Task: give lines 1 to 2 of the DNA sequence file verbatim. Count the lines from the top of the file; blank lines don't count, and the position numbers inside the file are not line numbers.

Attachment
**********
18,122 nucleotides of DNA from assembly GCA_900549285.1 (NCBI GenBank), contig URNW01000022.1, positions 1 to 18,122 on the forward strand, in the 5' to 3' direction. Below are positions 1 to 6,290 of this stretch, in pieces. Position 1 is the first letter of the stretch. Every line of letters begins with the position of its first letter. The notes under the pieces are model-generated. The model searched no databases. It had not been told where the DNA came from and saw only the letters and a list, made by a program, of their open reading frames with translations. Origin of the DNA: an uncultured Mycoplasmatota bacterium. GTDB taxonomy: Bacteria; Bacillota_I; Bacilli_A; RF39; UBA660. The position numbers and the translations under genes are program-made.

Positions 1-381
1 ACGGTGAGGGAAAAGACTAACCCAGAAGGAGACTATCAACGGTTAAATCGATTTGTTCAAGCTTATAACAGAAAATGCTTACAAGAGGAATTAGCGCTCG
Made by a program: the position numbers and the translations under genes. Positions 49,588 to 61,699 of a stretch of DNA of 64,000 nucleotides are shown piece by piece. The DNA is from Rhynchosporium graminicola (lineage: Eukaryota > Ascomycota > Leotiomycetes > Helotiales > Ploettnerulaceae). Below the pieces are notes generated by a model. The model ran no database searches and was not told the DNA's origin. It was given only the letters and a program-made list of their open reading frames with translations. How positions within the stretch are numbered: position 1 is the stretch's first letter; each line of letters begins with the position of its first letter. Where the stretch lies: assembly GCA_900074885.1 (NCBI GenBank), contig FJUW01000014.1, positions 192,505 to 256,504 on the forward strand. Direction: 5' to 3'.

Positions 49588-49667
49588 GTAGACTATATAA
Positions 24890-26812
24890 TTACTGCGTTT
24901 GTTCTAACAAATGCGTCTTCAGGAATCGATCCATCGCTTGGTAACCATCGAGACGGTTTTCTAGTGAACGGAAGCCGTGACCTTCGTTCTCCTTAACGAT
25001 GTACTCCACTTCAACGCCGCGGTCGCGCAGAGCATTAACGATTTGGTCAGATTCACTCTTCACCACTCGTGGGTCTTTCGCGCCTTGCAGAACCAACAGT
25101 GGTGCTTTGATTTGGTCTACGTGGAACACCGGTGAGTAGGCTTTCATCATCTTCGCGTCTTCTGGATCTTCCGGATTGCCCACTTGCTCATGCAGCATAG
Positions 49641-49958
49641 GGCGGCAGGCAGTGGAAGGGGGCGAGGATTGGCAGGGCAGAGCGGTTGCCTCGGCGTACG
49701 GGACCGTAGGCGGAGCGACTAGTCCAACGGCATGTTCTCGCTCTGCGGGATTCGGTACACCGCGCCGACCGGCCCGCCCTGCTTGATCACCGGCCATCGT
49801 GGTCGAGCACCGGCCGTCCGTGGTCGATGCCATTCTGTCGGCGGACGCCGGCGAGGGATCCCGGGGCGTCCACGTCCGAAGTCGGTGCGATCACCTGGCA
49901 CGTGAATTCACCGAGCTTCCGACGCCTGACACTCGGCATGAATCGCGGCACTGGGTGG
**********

18,122 nucleotides of DNA from assembly GCA_900549285.1 (NCBI GenBank), contig URNW01000022.1, positions 1 to 18,122 on the forward strand, in the 5' to 3' direction. Below are positions 1 to 6,290 of this stretch, in pieces. Position 1 is the first letter of the stretch. Every line of letters begins with the position of its first letter. The notes under the pieces are model-generated. The model searched no databases. It had not been told where the DNA came from and saw only the letters and a list, made by a program, of their open reading frames with translations. Origin of the DNA: an uncultured Mycoplasmatota bacterium. GTDB taxonomy: Bacteria; Bacillota_I; Bacilli_A; RF39; UBA660. The position numbers and the translations under genes are program-made.

Positions 1-381